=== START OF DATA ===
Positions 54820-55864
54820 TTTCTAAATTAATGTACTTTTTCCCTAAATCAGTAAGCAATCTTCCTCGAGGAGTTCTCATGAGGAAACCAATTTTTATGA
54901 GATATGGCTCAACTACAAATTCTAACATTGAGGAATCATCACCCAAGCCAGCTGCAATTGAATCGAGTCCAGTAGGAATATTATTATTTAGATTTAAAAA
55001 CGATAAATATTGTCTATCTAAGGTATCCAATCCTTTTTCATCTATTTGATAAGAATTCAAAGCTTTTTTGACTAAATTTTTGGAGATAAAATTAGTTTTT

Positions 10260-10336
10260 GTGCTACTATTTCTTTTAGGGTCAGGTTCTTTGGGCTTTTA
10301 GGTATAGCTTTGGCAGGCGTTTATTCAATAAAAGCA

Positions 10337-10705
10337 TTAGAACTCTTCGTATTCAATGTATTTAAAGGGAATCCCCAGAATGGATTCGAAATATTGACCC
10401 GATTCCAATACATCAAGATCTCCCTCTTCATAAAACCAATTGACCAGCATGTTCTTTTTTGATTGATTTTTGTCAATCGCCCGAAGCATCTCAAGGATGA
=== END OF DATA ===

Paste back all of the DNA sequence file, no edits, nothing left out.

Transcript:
Positions 54820-55864
54820 TTTCTAAATTAATGTACTTTTTCCCTAAATCAGTAAGCAATCTTCCTCGAGGAGTTCTCATGAGGAAACCAATTTTTATGA
54901 GATATGGCTCAACTACAAATTCTAACATTGAGGAATCATCACCCAAGCCAGCTGCAATTGAATCGAGTCCAGTAGGAATATTATTATTTAGATTTAAAAA
55001 CGATAAATATTGTCTATCTAAGGTATCCAATCCTTTTTCATCTATTTGATAAGAATTCAAAGCTTTTTTGACTAAATTTTTGGAGATAAAATTAGTTTTT

Positions 10260-10336
10260 GTGCTACTATTTCTTTTAGGGTCAGGTTCTTTGGGCTTTTA
10301 GGTATAGCTTTGGCAGGCGTTTATTCAATAAAAGCA

Positions 10337-10705
10337 TTAGAACTCTTCGTATTCAATGTATTTAAAGGGAATCCCCAGAATGGATTCGAAATATTGACCC
10401 GATTCCAATACATCAAGATCTCCCTCTTCATAAAACCAATTGACCAGCATGTTCTTTTTTGATTGATTTTTGTCAATCGCCCGAAGCATCTCAAGGATGA